Forty-one years ago, a Kodiak-bound fishing boat out of Mobile, Alabama, disappeared without a trace, taking all hands with it. Now the Coast Guard says the fishing vessel Katmai has been found.
A Schmidt Ocean Institute survey of the ocean floor came across the Katmai in December, while working for the U.S. Bureau of Ocean Energy Management.
The crew of the research vessel Falkor saw an unknown sonar blip about 200 miles offshore of Mobile, in the Gulf of Mexico, but had no record of a sunken vessel in that spot. They sent a remote operating vehicle, or ROV, to investigate, and found the Katmai in 9,000 feet underwater — in remarkably good shape.
The Coast Guard was notified and initiated a cold-case investigation.
They determined the vessel was constructed by Bender Ship Building and it departed Mobile on February 18, 1972. It never made its destination of Alaska, or even as far as the Panama Canal, and was presumed at the time to have sunk in the Gulf of Mexico.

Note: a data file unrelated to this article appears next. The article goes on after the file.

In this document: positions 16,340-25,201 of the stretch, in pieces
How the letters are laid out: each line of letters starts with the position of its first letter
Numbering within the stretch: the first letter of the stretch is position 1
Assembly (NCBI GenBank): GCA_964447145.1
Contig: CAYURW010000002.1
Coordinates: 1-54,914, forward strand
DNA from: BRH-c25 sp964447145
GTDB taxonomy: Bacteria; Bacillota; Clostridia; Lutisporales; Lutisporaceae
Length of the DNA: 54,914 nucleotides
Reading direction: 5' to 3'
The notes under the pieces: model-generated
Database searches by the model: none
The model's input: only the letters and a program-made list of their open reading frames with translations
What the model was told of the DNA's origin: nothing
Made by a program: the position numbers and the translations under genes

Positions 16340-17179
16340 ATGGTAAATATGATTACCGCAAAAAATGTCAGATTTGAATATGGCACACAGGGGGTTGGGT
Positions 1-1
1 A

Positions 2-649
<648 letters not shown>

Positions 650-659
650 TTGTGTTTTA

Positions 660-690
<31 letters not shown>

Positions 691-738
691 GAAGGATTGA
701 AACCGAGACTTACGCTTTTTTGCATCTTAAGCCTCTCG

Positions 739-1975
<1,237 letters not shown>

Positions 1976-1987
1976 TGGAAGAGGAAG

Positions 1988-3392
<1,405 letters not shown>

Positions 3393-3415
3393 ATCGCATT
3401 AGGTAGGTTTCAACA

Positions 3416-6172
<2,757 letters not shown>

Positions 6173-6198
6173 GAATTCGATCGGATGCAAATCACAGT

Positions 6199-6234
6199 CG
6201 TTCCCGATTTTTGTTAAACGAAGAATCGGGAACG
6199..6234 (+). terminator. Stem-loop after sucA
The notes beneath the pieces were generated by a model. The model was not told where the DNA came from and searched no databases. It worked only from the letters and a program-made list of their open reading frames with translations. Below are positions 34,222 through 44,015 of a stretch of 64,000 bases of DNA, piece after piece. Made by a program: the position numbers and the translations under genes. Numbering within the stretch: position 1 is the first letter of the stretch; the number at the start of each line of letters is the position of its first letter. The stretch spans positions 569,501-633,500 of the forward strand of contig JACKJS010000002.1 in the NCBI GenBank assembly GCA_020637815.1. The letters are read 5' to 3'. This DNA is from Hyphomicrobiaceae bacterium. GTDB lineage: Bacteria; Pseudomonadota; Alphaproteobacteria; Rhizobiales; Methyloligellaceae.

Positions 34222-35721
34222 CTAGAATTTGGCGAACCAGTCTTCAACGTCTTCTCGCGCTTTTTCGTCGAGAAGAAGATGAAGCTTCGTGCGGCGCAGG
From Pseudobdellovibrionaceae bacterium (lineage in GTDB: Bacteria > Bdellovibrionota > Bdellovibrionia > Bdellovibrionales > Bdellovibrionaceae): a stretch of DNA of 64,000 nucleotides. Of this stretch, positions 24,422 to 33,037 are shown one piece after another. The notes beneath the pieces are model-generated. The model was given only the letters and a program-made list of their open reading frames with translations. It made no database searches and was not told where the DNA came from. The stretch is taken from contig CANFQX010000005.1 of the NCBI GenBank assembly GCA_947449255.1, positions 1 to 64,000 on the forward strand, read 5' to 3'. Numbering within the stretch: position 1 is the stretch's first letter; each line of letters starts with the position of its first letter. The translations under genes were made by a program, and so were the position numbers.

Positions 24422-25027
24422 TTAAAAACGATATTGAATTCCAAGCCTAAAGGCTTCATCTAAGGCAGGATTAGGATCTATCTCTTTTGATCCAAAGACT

It was skippered by owner Oskar Joos. His wife and their eight-year-old child were on board, and crewman Clinton Hollevoet.
The Coast Guard has contacted the families of the victims and told them what happened to their loved ones.
- Sen. Dan Sullivan said he is trying to make Congress aware of more than 30 villages that still don't have running water or sewers.
- Interior Secretary Sally Jewell has ordered that Native communities and their traditional ecological knowledge be considered in future federal land management decisions.
- A National Weather Service meteorologist says warm ocean temperatures and less sea ice suggest this year's winter could be close to normal.
- AFN got its start in 1966. It focused on land claims for many years. Today, it also works in areas such subsistence, health, education, jobs and governance.